knits & plants

aah, the simple life. almost.

Wednesday, May 20, 2009

oh, the things I'll grow

I thank my lucky stars for Carmelita. One of my first friends when I came to Vermont, Carmelita was the means by which I became a farmer. She talked about garlic scapes and open-pollinated seeds. She tasted dirt. And in the garden, she moved like a dancer. I was enchanted. I wanted to know everything about this strange world, and I pestered her through the years until she taught me. It was the only way she could shut me up.
Growing things has developed into one of my biggest passions, and one that defines the passage of my life from season to season. I'm delirious with anticipation as the seed catalogs come rolling in around the holidays, when the Vermont days are four hours long, and the temperatures plummet into the negatives. And then in March, when I've still got four feet of snow in the yard, I start sewing little seeds into flat of dirt. As the months progress, the emerging seedlings require more space, and my tiny house is slowly overwhelmed by baby tomatoes, eggplant, peppers, herbs, and lettuces.

Yellow Brandywine seedling. Brandywines are notable for their smooth and oval leaves, unlike the usual jagged leaves common to tomato plants.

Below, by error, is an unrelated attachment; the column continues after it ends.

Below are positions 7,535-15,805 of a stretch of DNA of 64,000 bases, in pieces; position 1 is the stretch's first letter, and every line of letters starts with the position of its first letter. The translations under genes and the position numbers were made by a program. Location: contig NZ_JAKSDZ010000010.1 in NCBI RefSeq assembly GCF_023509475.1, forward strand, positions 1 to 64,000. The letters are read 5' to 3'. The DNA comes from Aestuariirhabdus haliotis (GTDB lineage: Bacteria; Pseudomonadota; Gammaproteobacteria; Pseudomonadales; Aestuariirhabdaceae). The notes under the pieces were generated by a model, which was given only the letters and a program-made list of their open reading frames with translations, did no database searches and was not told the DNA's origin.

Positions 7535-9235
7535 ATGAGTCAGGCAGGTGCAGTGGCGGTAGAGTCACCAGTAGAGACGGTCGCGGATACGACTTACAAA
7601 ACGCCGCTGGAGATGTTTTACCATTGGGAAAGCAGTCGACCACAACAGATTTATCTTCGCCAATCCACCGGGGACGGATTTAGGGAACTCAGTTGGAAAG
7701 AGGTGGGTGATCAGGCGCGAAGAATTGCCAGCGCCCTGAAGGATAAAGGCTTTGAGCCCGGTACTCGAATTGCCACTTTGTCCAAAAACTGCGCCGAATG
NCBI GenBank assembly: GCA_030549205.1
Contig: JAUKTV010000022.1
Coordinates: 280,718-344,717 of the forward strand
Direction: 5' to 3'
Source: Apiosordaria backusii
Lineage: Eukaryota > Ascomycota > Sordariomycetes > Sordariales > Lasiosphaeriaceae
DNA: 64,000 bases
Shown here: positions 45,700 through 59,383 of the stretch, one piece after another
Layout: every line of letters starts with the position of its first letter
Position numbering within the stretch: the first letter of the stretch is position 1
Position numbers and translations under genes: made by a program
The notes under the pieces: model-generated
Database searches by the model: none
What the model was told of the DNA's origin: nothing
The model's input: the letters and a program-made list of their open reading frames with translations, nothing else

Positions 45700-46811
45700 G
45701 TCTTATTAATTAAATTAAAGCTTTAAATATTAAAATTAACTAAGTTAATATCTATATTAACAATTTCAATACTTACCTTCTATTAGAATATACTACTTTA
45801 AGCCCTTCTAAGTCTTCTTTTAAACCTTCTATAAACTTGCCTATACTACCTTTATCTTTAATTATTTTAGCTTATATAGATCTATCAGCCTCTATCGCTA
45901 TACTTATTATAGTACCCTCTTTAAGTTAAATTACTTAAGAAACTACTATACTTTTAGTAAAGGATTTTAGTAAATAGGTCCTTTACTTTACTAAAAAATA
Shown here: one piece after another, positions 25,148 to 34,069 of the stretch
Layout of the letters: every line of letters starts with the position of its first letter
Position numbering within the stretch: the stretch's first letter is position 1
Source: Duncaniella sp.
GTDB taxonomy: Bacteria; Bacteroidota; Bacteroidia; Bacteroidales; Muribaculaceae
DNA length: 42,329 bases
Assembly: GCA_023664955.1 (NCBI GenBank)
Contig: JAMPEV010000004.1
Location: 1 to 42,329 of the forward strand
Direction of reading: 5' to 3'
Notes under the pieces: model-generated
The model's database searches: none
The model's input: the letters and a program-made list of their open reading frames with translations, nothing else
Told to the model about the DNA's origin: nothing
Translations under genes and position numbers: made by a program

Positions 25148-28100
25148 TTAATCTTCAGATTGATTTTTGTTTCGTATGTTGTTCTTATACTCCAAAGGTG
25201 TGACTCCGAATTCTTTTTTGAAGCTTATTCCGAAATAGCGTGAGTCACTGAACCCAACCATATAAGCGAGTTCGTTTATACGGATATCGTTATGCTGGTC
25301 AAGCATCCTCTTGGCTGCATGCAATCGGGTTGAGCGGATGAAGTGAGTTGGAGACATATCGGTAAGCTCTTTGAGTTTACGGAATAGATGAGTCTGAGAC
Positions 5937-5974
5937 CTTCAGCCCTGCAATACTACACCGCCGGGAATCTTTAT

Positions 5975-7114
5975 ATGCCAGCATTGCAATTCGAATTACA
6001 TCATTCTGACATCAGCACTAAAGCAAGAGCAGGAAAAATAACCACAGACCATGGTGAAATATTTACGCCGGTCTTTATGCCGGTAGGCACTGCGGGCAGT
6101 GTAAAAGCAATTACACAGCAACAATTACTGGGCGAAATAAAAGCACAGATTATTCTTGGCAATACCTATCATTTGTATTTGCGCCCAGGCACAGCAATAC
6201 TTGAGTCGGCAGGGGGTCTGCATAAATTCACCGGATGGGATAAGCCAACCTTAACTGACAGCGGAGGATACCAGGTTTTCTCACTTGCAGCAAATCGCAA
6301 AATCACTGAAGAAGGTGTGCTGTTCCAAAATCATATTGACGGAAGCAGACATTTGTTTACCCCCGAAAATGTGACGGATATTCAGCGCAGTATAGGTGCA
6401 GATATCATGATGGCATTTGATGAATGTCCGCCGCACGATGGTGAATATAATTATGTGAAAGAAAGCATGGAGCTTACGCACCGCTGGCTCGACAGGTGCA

Observe my four new raised beds! Hallelujah. Already planted, although not always yet visible, are three cultivars of peas, GARLIC, fingerling potatoes and purple potatoes, spinach, onions, arugula, beets, kale, radishes, carrots, and one lonely tomato seedlings test-driving the odd turquoise teepee on the right. That's a wall-o-water, and can apparently keep seedlings insulated from our changable spring weather patterns. We'll see.

By this time of the year, I'm pretty tired of seeing all these seedlings all over the kichen and living room. I'm tired of schlepping them in and out so that they can harden off in the real air, and learn to deal with wind and direct sunlight. I'm tired of planting seeds, only to transplant them a few weeks later into bigger containers. And most of all, I'm tired of catching whiffs of the liquid fish emulsion that I use to fertilize. I feel like the parent who can't wait to get the kids out of the house so they can take care of themselves for chrissakes. 

When there was a job and a baby to take care of, my love of farming was sometimes in conflict with the real world. It was a struggle to keep up with, and harvest time brought me close to tears. However, there's an unexpected perk to being laid off right as the growing season commences. 

Now, after I've finished the daily chores of feeding chickens, prepping compost, planting, weeding, watering and (hopefully) keeping track of what has gone in where all while minding Liam, I get to retire to my favorite spot under the crab apple tree.

Instead of sitting behind my desk, fretting about my workload and deadlines, early afternoon finds me here, sitting in my hammock (a prized keepsake from my time in South Carolina). Hearing nothing but cows and chickens and kids and dogs, I can survey the late spring scene in Goose Green and think about all the stuff I'm not missing anymore.


At 12:25 PM, Blogger barbara.briggs said...

Can I go outside now and leave this office? The garden and yard look great.


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